Photo courtesy of BuzzFeed.
This story was written for John Robinson’s “Feature Writing” class in the School of Media and Journalism.
“Please? I promise I’ll take care of it,” Lily Olmo begged her father.
It was a conversation the two had had countless times. After 17 long years without knowing the love of a pet, Olmo was desperate to finally get one — even if it was just a goldfish.
As quickly as she raised the idea, her father shot it down. Dejected, Olmo continued to weave her way through the throngs under the Ferris wheels’ neon lights.
But Olmo saw a reminder on every corner. Signs in between booths advertising deep-fried banana puddin’ bites and turkey legs the size of a blue-collar forearm.
“Any ball in a dish wins a fish!”
Despite her father’s ruling, Olmo and her younger sister were determined to add a new member to their family. The two slipped away from their parents and snuck over to a stand where they could win a fish.
“We figured this would be a good way to force them into letting us have one,” Olmo said. “We ended up winning not one, but two goldfish.”
After living her whole life without a pet, suddenly Olmo had two.
But the next morning, disaster struck.
When Olmo woke, she checked on her prized possessions only to find a lone goldfish swimming in the bowl.
One of her pets had eaten the other. By that evening, the remaining fish was dead, too.
Olmo’s pets quickly met the fate countless state fair goldfish face: certain death within hours of leaving the safety of their tank.
It’s clear the fish realize the danger that the mesh net brings, as they frantically dart through the water to side-swim doom. But some fish aren’t quite fast enough.
Marc Janas, the general manager of Powers Great American Midway, has blithely witnessed the tragedy firsthand for more than 10 years. For nine months each year, Janas and his family travel up and down the East Coast, setting up more than 70 games, rides and food stands at fairs and carnivals.
But Janas doesn’t raid the local pet store for his supplies; these are top-notch goldfish.
“I’d say we probably got around 30,000 goldfish for the North Carolina State Fair,” Janas said. “They’re imported from fisheries around the country. We have specific hatcheries to make sure they’re good quality, which surprises most people.”
Janas said that on busy days at the North Carolina State Fair, his stands gave out between 2,000 and 3,000 goldfish. But Janas knew he was sending most of them to their death.
As for the survivors who escape the clutches of children and college students, Janas packs them up and takes them on the road to his next stop.
Junior Brooke Murad thought she was doing everything right. During her first year at UNC-Chapel Hill, Murad won two fish at the state fair and pulled out all the stops, splurging $10 on a small tank and fish food.
She even had her two pets long enough to give them names: Swim Shady and Ellen Degenerfish.
“We brought them home to our dorm, and within three days, things got weird,” Murad said. “Swim Shady started swimming upside-down around the top of the bowl with his mouth open, and Ellen Degenerfish stayed at the bottom but would occasionally lie down, which is weird for a fish, you know?”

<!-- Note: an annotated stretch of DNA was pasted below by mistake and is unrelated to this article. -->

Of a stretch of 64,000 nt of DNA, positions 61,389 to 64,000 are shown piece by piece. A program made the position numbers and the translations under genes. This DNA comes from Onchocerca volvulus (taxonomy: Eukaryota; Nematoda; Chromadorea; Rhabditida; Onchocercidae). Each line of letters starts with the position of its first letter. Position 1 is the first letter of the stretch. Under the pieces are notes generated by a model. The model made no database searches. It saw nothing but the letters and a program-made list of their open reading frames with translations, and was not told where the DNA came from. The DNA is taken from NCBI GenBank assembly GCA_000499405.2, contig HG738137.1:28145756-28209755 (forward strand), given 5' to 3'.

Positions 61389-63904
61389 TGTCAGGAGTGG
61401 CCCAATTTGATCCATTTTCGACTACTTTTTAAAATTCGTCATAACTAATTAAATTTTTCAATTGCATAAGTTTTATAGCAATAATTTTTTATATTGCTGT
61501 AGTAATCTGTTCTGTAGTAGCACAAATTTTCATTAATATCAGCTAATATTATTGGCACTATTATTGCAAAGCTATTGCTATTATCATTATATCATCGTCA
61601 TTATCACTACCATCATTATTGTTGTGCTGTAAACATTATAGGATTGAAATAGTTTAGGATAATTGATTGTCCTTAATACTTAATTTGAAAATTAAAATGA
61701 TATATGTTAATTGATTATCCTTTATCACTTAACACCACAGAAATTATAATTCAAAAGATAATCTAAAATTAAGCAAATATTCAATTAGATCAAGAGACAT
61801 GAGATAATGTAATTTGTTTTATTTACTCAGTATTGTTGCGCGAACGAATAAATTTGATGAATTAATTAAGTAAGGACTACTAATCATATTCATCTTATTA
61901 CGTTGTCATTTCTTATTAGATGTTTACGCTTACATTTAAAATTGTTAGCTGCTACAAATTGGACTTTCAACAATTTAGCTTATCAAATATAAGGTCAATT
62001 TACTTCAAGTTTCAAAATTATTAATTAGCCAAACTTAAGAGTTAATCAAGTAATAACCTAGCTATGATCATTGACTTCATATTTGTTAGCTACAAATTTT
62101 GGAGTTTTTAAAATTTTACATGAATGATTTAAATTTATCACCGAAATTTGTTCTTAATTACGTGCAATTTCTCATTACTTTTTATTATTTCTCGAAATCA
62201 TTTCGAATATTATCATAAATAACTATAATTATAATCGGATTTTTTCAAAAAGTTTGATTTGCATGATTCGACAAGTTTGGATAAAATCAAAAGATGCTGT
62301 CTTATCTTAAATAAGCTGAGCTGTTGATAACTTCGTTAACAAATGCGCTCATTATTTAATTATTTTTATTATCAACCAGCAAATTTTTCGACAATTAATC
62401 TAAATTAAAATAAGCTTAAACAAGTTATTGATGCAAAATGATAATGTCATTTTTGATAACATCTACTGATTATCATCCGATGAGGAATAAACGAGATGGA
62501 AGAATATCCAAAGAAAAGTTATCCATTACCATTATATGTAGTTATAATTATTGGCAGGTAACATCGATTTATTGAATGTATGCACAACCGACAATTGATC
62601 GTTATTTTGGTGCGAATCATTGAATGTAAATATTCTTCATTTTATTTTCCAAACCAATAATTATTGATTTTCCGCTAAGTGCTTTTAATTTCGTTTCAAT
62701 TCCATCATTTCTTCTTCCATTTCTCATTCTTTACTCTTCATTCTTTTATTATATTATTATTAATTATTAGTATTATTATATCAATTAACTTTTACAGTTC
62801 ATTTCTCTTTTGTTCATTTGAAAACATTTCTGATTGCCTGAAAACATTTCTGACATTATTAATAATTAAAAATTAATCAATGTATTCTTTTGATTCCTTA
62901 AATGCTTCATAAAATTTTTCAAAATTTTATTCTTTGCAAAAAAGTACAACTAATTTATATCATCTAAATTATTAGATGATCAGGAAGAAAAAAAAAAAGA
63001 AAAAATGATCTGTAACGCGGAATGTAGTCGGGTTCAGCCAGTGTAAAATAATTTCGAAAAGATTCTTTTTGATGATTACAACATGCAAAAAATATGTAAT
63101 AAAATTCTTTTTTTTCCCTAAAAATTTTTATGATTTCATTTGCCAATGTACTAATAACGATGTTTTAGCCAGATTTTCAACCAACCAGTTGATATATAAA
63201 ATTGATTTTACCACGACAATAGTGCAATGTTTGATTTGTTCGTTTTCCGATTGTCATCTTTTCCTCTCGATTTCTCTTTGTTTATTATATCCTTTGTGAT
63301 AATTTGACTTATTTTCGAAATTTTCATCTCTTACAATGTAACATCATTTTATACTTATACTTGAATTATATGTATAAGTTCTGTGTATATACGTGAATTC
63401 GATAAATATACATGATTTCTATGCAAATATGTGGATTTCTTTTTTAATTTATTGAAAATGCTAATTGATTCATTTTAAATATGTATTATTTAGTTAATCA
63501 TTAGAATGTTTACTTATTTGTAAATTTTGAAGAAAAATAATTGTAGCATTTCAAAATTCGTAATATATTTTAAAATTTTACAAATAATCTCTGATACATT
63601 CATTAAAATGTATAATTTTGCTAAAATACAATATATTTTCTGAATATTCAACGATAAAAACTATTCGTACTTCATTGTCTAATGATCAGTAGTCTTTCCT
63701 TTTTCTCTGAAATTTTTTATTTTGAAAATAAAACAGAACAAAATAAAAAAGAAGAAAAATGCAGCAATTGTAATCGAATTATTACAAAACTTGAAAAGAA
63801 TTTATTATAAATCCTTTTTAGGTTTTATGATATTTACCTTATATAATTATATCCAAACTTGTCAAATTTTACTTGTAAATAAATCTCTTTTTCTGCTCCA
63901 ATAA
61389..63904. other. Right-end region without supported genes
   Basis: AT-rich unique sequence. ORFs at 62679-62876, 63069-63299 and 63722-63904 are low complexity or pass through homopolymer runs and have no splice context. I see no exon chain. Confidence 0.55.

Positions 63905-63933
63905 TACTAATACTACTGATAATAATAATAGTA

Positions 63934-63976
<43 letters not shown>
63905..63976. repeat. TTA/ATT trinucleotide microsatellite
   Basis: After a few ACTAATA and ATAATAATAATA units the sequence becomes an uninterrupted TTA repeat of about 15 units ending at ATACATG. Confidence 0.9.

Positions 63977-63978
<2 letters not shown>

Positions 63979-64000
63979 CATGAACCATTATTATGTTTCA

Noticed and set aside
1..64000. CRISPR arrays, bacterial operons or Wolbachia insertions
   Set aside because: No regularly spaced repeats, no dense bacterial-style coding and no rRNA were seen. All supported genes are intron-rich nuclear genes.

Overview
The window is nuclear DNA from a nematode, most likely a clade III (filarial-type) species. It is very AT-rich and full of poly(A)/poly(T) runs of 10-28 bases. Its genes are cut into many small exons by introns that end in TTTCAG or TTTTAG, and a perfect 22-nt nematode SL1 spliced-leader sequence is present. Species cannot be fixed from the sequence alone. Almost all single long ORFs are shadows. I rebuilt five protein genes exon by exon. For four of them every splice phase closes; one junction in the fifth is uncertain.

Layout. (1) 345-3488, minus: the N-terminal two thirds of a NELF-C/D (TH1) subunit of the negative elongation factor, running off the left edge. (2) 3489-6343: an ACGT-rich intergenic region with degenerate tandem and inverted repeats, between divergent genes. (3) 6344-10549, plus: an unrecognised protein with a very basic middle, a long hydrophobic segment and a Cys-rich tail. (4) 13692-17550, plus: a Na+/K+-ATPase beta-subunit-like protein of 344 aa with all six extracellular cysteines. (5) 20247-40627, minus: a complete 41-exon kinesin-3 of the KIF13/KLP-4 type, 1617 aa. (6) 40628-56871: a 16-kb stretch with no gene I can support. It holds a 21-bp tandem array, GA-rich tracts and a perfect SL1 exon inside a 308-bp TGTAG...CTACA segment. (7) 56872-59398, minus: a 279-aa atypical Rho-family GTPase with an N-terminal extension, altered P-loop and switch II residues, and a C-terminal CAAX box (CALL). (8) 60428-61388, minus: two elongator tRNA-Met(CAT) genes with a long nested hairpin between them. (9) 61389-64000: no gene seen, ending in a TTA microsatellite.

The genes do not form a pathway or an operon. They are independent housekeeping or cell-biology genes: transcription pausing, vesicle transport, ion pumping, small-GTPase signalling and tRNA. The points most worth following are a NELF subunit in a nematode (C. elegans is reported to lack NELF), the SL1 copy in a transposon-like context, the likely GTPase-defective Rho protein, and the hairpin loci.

Just days later, Murad found herself consoled by her closest friends in the bathroom of Hinton James Residence Hall; death had come for Swim Shady and Ellen Degenerfish.
But even in her mourning, Murad considered herself lucky. After all, most goldfish don’t survive the first night.
According to Nathan Beauchamp, a store leader at Petco Animal Supplies, fish owners can easily avoid such a tragedy as long as they’re willing to pay the price.
“They like to win the fish but don’t actually like to put money into the fish,” Beauchamp said. “Most people don’t get the right equipment for a goldfish to survive.”
Beauchamp said that with proper care, a goldfish should live anywhere from two to four years, not days.
“People go home and put it in a little bowl they already have instead of getting a proper tank,” Beauchamp said. “And most people either don’t have the space or the money to invest in that.”
Somehow, Tyler Beauchamp, unrelated to the Petco employee, continues to beat the odds. Not only did he win six goldfish, but miraculously they’re all still swimming a week later, thanks to significant effort on their owner’s part. The junior invested in a quality tank, filtration system and all.
“I’ve been doing everything to keep them alive,” Tyler Beauchamp said. “Feeding, cleaning, watching to see if any are moving slow. I’ve read way too many articles on goldfish over the past three days.”
Despite his pets’ short life expectancy, Tyler Beauchamp has already grown fond of the goldfish. He says he can tell all six apart.
“I feel pretty attached to them, which is sad because I’ve been told they won’t live very long,” Tyler Beauchamp said. “But my fish are hardy. I believe in them. I live in a house and keep the tank in the living room next to the TV so they can hang and watch with us.”
Janas closed up the last of his booths Sunday and loaded them onto trailers, ready to hit the road again. This time, 1,200 leftover goldfish ride in tow.
Next stop: The Cape Fear Fair in Wilmington, North Carolina.
While they may have cheated death once, some of the scaly, orange prizes will not be as lucky next time.
“I think it’s a family tradition, kind of like going to the state fair is,” Janas said. “We want everybody to have a nice souvenir. We like to try and keep every family or kid happy.”
At least for a day or so.
Zach Goins is a member of the North Carolina Film Critics Association based in Raleigh, N.C. Zach co-founded Inside The Film Room in 2018 and serves as Editor-in-Chief of the website and co-host of the podcast. Zach also serves as a film critic for CLTure.org.